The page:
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Monday, 6 October 2008

Data Security & You

There has been considerable interest, and dismay, at the number of times sensitive data has been lost or stolen, indeed the amount of data lost seems directly proportional to the technological advances in devices and perhaps the stupidity or arrogance of their owners.

Desktop computers - these are sitting on our desks giving access to vast amounts of data, yet many people get up and leave their desks without a thought to the risk they are taking. I always lock my desk computer before leaving it, even for a few minutes, because I understand that a moments inattention could put my data at risk and seriously damage my reputation as a security conscious individual.

Laptop computers - these are becoming smaller and smaller. My latest acquisition has an 8.9 inch screen, no hard drive and is small enough to slip into my briefcase. The down side of this is that it is even easier to lose. I encrypt my data so that would not be a problem but the loss of the thing would be very inconvenient. The data is, however, safe.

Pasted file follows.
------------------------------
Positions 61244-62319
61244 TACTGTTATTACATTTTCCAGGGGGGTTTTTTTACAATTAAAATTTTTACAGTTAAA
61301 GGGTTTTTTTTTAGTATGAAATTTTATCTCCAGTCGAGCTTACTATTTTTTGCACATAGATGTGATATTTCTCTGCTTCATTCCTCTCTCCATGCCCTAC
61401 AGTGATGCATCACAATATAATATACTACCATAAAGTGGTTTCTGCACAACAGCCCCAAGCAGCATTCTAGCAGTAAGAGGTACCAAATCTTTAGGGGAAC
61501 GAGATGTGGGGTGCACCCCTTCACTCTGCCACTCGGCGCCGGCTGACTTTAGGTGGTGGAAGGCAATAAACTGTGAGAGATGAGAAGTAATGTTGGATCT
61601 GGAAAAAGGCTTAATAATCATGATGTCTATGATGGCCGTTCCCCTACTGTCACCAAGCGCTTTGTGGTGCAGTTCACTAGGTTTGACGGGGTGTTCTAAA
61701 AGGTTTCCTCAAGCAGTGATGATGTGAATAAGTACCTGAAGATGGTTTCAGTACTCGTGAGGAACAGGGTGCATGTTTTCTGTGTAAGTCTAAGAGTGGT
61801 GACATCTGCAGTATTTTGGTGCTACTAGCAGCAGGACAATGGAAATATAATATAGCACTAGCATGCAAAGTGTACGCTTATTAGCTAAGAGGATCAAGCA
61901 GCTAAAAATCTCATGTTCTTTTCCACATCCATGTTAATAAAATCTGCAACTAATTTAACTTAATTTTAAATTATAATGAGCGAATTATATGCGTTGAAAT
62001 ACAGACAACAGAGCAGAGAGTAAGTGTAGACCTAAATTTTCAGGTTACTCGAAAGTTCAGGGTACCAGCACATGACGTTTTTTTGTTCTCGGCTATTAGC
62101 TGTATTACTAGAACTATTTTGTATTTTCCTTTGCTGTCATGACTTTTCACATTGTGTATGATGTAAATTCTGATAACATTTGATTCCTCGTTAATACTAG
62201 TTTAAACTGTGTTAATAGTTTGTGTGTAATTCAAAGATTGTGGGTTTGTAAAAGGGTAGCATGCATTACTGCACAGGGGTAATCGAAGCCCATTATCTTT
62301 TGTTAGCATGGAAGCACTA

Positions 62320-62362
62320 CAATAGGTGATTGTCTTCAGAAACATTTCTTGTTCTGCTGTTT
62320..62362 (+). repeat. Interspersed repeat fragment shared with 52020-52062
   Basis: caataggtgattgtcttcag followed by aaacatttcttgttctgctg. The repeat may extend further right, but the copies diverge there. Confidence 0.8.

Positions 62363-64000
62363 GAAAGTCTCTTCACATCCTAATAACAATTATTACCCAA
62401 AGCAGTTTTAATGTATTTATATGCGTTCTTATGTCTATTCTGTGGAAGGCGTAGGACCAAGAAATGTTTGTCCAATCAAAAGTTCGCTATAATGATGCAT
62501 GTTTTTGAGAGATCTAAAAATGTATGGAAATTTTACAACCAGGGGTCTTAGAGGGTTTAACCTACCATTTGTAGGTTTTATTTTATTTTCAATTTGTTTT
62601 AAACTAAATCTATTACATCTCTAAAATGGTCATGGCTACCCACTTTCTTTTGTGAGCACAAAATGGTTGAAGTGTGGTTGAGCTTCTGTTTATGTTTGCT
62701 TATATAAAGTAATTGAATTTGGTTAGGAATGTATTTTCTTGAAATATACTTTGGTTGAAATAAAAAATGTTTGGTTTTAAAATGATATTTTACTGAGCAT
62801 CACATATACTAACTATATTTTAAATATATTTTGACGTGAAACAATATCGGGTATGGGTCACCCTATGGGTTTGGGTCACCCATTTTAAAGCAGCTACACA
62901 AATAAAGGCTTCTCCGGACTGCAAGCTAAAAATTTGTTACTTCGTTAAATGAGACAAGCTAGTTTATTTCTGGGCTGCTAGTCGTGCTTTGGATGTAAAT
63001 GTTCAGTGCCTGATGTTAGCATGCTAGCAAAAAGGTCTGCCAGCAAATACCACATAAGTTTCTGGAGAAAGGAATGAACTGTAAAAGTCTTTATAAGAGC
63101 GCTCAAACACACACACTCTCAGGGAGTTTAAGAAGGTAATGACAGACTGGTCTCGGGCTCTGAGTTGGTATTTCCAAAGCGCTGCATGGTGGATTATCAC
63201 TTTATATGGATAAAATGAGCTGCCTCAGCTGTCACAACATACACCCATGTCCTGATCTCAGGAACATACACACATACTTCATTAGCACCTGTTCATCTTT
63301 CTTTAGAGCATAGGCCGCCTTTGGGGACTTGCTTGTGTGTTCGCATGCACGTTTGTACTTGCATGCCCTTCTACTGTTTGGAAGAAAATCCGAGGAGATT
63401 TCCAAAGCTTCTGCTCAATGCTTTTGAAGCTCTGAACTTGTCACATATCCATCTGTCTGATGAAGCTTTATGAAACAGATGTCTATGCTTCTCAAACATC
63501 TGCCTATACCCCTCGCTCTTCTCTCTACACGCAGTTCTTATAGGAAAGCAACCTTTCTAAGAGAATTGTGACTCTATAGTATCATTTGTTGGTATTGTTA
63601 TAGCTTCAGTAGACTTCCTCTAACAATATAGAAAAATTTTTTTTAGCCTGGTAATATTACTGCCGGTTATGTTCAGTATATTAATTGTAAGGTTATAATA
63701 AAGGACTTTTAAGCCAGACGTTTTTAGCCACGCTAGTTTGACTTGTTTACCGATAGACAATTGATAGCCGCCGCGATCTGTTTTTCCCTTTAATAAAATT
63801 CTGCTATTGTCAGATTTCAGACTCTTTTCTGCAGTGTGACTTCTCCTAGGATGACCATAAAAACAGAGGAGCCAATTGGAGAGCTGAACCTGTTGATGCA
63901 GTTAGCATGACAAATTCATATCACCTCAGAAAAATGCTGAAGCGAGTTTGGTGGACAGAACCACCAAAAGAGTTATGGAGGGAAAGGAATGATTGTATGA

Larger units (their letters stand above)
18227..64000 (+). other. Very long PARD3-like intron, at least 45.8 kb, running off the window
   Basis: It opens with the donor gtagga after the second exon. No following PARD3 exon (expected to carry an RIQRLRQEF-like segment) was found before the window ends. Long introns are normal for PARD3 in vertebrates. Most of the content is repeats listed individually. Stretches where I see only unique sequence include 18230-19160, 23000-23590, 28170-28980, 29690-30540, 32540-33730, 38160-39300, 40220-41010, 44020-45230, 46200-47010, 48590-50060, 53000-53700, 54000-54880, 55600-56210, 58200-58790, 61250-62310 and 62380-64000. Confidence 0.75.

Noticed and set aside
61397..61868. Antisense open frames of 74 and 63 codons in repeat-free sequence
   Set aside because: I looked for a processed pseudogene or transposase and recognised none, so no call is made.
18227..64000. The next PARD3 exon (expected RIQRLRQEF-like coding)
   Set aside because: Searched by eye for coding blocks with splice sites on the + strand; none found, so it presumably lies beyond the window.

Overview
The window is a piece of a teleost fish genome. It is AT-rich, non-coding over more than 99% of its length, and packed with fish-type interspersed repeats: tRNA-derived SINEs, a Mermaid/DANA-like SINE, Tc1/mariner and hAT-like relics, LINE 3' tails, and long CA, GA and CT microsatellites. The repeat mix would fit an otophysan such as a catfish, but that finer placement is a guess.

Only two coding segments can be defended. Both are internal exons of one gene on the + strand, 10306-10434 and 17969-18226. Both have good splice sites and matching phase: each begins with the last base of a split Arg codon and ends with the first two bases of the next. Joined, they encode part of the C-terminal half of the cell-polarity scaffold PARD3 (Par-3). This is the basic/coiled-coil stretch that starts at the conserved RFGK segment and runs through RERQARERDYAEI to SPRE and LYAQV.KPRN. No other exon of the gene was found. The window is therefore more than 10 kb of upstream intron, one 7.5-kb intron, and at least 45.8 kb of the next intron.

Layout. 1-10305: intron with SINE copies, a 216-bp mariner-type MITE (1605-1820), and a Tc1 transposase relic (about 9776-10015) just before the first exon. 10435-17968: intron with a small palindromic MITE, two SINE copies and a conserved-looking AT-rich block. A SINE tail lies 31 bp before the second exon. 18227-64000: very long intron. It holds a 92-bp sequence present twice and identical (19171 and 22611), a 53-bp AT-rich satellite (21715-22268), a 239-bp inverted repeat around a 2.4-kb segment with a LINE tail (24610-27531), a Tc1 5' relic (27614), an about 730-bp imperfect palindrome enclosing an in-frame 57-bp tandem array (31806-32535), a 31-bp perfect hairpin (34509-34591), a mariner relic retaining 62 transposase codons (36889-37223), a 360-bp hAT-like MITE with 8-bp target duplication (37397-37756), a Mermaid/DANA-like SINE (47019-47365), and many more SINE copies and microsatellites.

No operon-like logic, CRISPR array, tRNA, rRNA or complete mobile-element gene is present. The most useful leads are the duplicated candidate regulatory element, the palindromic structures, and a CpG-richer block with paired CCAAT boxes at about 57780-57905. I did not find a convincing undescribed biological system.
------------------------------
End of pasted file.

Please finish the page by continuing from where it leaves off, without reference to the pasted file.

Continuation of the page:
Memory sticks and SDHC cards - probably the greatest threat to data known today. These tiny devices can hold giga bytes of data and yet can slip easily into a pocket. These devices should always be encrypted, but sadly many are not. All my data sticks have the ability to lock and encrypt data.

Mobile phones and PDA devices - most people do not activate the pin number lock to prevent unauthorised access and a s such they risk having their phone numbers taken, their email contacts list taken and if secret pin numbers and passwords are stored, then these are at risk. Add to that the ability of many devices to access business based systems and email remotely then it is easy to see what a major security threat these unprotected devices can pose.

I use a pin to protect my PDA and have set a pin to protect the sim card as well. If my device was lost or stolen, I can send it a text message which locks the PDA and no amount of fiddling will unlock it, even if a new sim card is inserted and the factory defaults enabled.

A recent survey mounted by the BBC shows just how many electronic devices are left in cabs. The number is staggering. The value of data and equipment is vast.

Moral - keep devices safe, encrypt data, activate pin numbers on phones and PDAs.

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